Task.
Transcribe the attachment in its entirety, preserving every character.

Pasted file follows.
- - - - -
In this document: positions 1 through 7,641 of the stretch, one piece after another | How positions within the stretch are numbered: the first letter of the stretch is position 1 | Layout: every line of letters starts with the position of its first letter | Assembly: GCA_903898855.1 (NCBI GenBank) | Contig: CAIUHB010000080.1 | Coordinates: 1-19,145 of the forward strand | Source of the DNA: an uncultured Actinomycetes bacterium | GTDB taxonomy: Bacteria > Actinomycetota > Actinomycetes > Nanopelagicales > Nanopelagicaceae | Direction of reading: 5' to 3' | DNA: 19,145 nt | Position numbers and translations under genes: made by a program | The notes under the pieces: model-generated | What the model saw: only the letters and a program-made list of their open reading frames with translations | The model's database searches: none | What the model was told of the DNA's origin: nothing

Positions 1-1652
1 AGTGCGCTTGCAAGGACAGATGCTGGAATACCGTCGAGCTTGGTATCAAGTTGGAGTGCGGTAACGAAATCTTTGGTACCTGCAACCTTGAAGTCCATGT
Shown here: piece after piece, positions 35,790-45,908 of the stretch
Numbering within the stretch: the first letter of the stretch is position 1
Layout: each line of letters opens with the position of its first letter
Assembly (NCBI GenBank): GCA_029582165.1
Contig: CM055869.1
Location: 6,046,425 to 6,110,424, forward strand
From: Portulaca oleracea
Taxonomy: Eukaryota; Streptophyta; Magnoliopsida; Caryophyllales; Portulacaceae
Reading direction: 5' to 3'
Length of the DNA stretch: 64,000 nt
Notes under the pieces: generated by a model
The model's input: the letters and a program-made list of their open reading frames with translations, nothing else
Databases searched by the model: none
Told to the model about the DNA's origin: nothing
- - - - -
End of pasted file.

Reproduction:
In this document: positions 1 through 7,641 of the stretch, one piece after another | How positions within the stretch are numbered: the first letter of the stretch is position 1 | Layout: every line of letters starts with the position of its first letter | Assembly: GCA_903898855.1 (NCBI GenBank) | Contig: CAIUHB010000080.1 | Coordinates: 1-19,145 of the forward strand | Source of the DNA: an uncultured Actinomycetes bacterium | GTDB taxonomy: Bacteria > Actinomycetota > Actinomycetes > Nanopelagicales > Nanopelagicaceae | Direction of reading: 5' to 3' | DNA: 19,145 nt | Position numbers and translations under genes: made by a program | The notes under the pieces: model-generated | What the model saw: only the letters and a program-made list of their open reading frames with translations | The model's database searches: none | What the model was told of the DNA's origin: nothing

Positions 1-1652
1 AGTGCGCTTGCAAGGACAGATGCTGGAATACCGTCGAGCTTGGTATCAAGTTGGAGTGCGGTAACGAAATCTTTGGTACCTGCAACCTTGAAGTCCATGT
Shown here: piece after piece, positions 35,790-45,908 of the stretch
Numbering within the stretch: the first letter of the stretch is position 1
Layout: each line of letters opens with the position of its first letter
Assembly (NCBI GenBank): GCA_029582165.1
Contig: CM055869.1
Location: 6,046,425 to 6,110,424, forward strand
From: Portulaca oleracea
Taxonomy: Eukaryota; Streptophyta; Magnoliopsida; Caryophyllales; Portulacaceae
Reading direction: 5' to 3'
Length of the DNA stretch: 64,000 nt
Notes under the pieces: generated by a model
The model's input: the letters and a program-made list of their open reading frames with translations, nothing else
Databases searched by the model: none
Told to the model about the DNA's origin: nothing